Figure 2 The recovery of heart rhythm shown by ECG.
Glaucoma is a disease of the aging eye and its prevalence increases with age. Most of the medications used to treat this condition are topical eyedrops. Topical β-adrenoceptor antagonist is one of the most popularly used medications.
Nearly half a century ago, Phillips et al discovered fortuitously that propranolol reduced intraocular pressure (IOP).1 Studies about β-blockers had been carrying out subsequently as treatments of glaucoma. In 1978, timolol was released for general use and many topical β-blockers have dominated the treatment of glaucoma ever since.2
Levobunolol, a nonselective β-adrenergic blocking agent, has effective ocular antihypertensive effects. Its mechanisms to decrease IOP are probably associated with reducing the inflow of aqueous humor.3 After topical administration, the onset time of action is within 1 hour, peaking in 2–6 hours and lasting for 24 hours. Although people seem to believe that the side effect profile of such topical medications may be insignificant because of this local application, and some studies found that the effects on heart rate were minimal,4,5 its side effect on heart rhythm should be emphasized and paid attention to, especially for the frail geriatric patients.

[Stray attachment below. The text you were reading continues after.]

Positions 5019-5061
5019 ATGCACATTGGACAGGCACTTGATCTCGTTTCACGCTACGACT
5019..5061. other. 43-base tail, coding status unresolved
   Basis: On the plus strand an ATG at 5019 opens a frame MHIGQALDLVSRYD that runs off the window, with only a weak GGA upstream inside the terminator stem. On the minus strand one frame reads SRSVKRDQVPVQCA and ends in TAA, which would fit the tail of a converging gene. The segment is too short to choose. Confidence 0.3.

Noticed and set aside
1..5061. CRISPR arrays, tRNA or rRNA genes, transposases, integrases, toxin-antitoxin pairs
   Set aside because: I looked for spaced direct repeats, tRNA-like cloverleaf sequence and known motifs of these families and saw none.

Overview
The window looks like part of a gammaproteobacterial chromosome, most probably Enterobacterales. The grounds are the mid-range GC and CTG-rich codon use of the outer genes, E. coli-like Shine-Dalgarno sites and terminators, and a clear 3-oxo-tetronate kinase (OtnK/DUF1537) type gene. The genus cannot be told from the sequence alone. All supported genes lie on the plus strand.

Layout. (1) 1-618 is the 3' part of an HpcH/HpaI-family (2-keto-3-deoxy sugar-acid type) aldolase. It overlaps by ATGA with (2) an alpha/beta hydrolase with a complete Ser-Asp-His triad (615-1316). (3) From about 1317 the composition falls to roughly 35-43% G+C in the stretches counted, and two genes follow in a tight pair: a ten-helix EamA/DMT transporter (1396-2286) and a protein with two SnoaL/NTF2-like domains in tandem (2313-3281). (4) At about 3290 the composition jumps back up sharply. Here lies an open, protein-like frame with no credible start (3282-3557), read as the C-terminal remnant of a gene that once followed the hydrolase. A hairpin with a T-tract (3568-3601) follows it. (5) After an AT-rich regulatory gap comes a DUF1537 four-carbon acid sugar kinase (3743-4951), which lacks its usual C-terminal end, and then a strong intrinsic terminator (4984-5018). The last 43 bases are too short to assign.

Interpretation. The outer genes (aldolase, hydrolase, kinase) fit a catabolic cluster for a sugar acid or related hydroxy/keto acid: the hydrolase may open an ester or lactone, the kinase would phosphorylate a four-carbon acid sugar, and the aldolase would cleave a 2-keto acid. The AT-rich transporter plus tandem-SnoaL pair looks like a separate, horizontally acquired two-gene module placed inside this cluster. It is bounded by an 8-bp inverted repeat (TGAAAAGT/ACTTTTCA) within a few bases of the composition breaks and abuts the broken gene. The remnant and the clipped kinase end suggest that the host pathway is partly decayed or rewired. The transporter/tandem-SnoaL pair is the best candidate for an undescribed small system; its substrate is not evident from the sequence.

Topical β-blockers, when systemically absorbed after topical administration, affect the sympathetic and parasympathetic nervous systems of patients and can cause cardiovascular toxicity, especially for elderly people with the long-term use of potentially toxic agents, as reported by Frishman et al.6 In order to identify the exact effect of topical β-blockers on pulse rate, Tattersall et al investigated the resting pulse rates in patients attending a specialist glaucoma clinic. Their study indicated that patients using topical β-blockers had significantly lower resting pulse rates than those not using β-blockers and concluded that topical β-blockers should be used with caution, and routine pulse rate monitoring and review of ophthalmic medication were indicated.7 In a study about effects of topical levobunolol on intraocular pressure and heart rate in healthy dogs, levobunolol was found to induce bradycardia.8 Similar results were confirmed by study on healthy elderly people. In a study named “Controlled comparison of cardiovascular effects of levobunolol 0.25% ophthalmic solution and betaxolol 0.25% ophthalmic suspension” by Samuel E Lewis,9 it was found that the healthy elderly volunteers treated with levobunolol showed significantly lower average heart rates during exercise and the postexercise recovery period, compared with people treated with betaxolol or placebo. Case reports also gave us evidence of bradycardia caused by levobunolol. Chun et al reported that topical instillation of levobunolol could cause syncope, first-degree atrio block, and bradycardia in patients.10 Timolol, a nonselective β-adrenoceptor antagonist, was one of the most frequently prescribed first-line topical therapies for the reduction of IOP, and there were more case reports about topical timolol that caused bradycardia due to systemic absorption.11,12